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Abstract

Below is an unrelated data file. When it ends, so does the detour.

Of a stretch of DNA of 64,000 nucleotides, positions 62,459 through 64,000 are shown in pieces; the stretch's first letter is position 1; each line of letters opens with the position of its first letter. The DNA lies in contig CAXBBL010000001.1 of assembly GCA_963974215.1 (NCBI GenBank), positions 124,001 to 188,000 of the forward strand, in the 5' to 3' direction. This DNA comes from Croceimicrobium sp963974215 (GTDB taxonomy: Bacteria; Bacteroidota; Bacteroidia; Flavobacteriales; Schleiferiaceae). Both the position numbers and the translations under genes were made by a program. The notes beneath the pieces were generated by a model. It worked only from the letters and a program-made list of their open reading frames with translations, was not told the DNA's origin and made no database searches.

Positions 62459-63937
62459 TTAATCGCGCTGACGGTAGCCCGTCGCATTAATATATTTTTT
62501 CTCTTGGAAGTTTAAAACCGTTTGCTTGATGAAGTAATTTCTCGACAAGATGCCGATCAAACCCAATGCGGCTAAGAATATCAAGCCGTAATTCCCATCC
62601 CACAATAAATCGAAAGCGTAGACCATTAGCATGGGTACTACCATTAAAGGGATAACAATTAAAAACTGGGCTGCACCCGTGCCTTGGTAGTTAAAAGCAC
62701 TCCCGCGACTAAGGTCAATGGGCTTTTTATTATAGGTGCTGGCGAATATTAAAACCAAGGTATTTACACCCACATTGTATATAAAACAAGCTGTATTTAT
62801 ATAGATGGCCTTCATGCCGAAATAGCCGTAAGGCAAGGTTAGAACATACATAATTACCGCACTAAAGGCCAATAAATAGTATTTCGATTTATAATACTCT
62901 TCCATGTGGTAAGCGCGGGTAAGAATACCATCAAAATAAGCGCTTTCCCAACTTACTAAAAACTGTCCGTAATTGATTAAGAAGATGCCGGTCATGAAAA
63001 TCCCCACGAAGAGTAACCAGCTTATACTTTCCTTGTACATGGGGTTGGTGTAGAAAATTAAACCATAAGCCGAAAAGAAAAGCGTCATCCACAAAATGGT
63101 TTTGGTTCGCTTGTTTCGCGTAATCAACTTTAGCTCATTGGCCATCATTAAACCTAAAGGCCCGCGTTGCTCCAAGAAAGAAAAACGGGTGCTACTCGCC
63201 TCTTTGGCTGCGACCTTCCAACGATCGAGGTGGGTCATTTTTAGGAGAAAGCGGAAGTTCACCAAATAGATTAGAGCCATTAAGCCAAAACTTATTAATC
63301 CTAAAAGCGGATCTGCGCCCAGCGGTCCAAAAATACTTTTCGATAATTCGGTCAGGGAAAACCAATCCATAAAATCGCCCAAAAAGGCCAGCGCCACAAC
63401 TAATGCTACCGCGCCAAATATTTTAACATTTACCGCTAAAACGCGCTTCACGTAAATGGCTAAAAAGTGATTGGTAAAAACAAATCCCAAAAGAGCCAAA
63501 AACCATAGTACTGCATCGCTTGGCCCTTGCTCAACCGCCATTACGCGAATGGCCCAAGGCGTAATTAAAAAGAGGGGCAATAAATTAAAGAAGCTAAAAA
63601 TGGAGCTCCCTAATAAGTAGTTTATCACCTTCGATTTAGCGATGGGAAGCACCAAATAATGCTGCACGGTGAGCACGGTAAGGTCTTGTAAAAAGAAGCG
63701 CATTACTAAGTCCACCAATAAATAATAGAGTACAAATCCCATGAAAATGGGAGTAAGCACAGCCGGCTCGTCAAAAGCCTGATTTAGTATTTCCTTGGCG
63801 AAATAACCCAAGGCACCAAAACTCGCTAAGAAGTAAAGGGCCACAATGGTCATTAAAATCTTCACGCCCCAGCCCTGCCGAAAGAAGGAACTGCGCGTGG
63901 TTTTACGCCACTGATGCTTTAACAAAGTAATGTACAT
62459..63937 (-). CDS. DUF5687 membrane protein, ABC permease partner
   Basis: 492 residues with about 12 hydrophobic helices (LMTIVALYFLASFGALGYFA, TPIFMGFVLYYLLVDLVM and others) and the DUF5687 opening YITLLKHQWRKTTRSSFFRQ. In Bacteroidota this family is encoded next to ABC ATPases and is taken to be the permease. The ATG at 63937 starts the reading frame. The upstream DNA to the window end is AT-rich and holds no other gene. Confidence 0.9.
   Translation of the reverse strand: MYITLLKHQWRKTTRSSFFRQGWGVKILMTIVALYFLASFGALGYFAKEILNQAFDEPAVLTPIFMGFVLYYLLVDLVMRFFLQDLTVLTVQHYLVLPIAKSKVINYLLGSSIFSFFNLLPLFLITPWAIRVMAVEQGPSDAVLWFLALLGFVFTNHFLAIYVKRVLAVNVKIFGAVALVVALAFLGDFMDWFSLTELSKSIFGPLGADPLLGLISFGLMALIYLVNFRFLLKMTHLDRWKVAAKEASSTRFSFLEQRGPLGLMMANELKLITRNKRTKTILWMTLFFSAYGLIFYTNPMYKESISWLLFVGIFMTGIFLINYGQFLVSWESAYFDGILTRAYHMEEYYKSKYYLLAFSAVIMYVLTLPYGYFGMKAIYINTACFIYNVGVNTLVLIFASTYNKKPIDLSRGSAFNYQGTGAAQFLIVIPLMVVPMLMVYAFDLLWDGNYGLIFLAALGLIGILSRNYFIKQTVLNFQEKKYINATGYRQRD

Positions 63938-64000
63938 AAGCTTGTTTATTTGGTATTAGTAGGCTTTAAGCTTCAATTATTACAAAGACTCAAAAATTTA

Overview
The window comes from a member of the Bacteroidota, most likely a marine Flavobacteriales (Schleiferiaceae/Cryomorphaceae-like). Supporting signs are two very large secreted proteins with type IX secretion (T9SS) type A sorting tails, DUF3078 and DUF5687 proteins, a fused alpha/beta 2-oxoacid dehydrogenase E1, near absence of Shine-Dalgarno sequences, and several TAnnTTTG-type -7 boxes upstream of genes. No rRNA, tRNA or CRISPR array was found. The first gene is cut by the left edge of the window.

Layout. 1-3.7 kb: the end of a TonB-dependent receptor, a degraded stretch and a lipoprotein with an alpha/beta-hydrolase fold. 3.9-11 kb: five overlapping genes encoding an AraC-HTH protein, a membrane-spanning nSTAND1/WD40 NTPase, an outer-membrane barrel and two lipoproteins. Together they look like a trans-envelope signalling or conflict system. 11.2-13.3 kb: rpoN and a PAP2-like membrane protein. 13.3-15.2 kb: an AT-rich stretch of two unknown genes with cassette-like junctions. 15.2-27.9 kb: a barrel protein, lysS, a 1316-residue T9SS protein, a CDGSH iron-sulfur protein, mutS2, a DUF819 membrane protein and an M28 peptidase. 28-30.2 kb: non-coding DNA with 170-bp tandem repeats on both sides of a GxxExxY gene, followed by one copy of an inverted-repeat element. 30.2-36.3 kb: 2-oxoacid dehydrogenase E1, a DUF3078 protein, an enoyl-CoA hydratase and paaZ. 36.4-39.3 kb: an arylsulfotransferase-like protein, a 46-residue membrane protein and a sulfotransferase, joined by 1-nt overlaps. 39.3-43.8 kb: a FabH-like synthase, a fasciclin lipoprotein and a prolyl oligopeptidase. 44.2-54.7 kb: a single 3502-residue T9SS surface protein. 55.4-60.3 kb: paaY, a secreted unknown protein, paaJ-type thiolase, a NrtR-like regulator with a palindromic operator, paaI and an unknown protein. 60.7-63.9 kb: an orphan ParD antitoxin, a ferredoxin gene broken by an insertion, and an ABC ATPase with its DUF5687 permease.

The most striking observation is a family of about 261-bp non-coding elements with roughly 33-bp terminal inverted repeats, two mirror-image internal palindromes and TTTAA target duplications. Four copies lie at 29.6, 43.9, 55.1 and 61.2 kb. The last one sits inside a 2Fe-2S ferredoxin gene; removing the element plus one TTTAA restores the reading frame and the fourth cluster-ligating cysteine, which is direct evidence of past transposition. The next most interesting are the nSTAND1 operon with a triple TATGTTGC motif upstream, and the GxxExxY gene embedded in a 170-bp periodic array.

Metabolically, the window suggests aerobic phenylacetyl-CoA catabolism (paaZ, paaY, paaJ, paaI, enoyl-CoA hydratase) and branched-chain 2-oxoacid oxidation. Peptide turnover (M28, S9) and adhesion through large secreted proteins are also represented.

Ride-sharing platforms match riders and drivers by setting two prices. One price is what riders pay, the other is what drivers receive. There is no bargaining process between riders and drivers and there is also no direct transaction between these two sides. Thus, we may think of this market as two-sided. We model equilibrium in this two-sided market by endogenizing the number of riders and drivers and the two prices. In this paper, we study how (rider’s) price affects the equilibrium outcome. From Lyft’s market-level experiment on changing rider’s price, we found higher rider’s price decreases both rider’s demand and waiting time, and it also decreases driver’s supply and utilization in the equilibrium. We also compare the demand elasticities from market-level price treatment and individual-level price treatment, and we found that the former is smaller than the later in absolute value terms. This helps us do simple welfare analysis for rider’s price change. From Lyft's driver side price treatments, we detect scaling problem that higher driver price might harm drivers by increased competition between drivers.

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